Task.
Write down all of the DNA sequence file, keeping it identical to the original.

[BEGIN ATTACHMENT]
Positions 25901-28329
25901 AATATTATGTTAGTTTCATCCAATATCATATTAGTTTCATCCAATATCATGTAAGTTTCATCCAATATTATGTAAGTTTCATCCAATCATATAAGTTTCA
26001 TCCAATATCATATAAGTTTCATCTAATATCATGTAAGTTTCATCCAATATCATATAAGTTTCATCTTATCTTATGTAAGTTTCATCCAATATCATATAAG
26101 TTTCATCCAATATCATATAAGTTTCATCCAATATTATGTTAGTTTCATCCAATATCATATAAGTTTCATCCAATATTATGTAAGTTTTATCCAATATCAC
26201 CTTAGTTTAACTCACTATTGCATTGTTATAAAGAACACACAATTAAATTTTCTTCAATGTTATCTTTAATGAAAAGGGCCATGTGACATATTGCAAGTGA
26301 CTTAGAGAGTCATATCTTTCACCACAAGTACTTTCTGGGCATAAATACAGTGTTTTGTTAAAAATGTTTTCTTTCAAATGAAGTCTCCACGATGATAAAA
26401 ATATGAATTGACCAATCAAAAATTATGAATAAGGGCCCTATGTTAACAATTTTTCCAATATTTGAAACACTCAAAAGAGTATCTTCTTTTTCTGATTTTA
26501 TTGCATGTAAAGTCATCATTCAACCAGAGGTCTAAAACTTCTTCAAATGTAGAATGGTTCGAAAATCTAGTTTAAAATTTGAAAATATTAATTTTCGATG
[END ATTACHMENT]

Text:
Positions 25901-28329
25901 AATATTATGTTAGTTTCATCCAATATCATATTAGTTTCATCCAATATCATGTAAGTTTCATCCAATATTATGTAAGTTTCATCCAATCATATAAGTTTCA
26001 TCCAATATCATATAAGTTTCATCTAATATCATGTAAGTTTCATCCAATATCATATAAGTTTCATCTTATCTTATGTAAGTTTCATCCAATATCATATAAG
26101 TTTCATCCAATATCATATAAGTTTCATCCAATATTATGTTAGTTTCATCCAATATCATATAAGTTTCATCCAATATTATGTAAGTTTTATCCAATATCAC
26201 CTTAGTTTAACTCACTATTGCATTGTTATAAAGAACACACAATTAAATTTTCTTCAATGTTATCTTTAATGAAAAGGGCCATGTGACATATTGCAAGTGA
26301 CTTAGAGAGTCATATCTTTCACCACAAGTACTTTCTGGGCATAAATACAGTGTTTTGTTAAAAATGTTTTCTTTCAAATGAAGTCTCCACGATGATAAAA
26401 ATATGAATTGACCAATCAAAAATTATGAATAAGGGCCCTATGTTAACAATTTTTCCAATATTTGAAACACTCAAAAGAGTATCTTCTTTTTCTGATTTTA
26501 TTGCATGTAAAGTCATCATTCAACCAGAGGTCTAAAACTTCTTCAAATGTAGAATGGTTCGAAAATCTAGTTTAAAATTTGAAAATATTAATTTTCGATG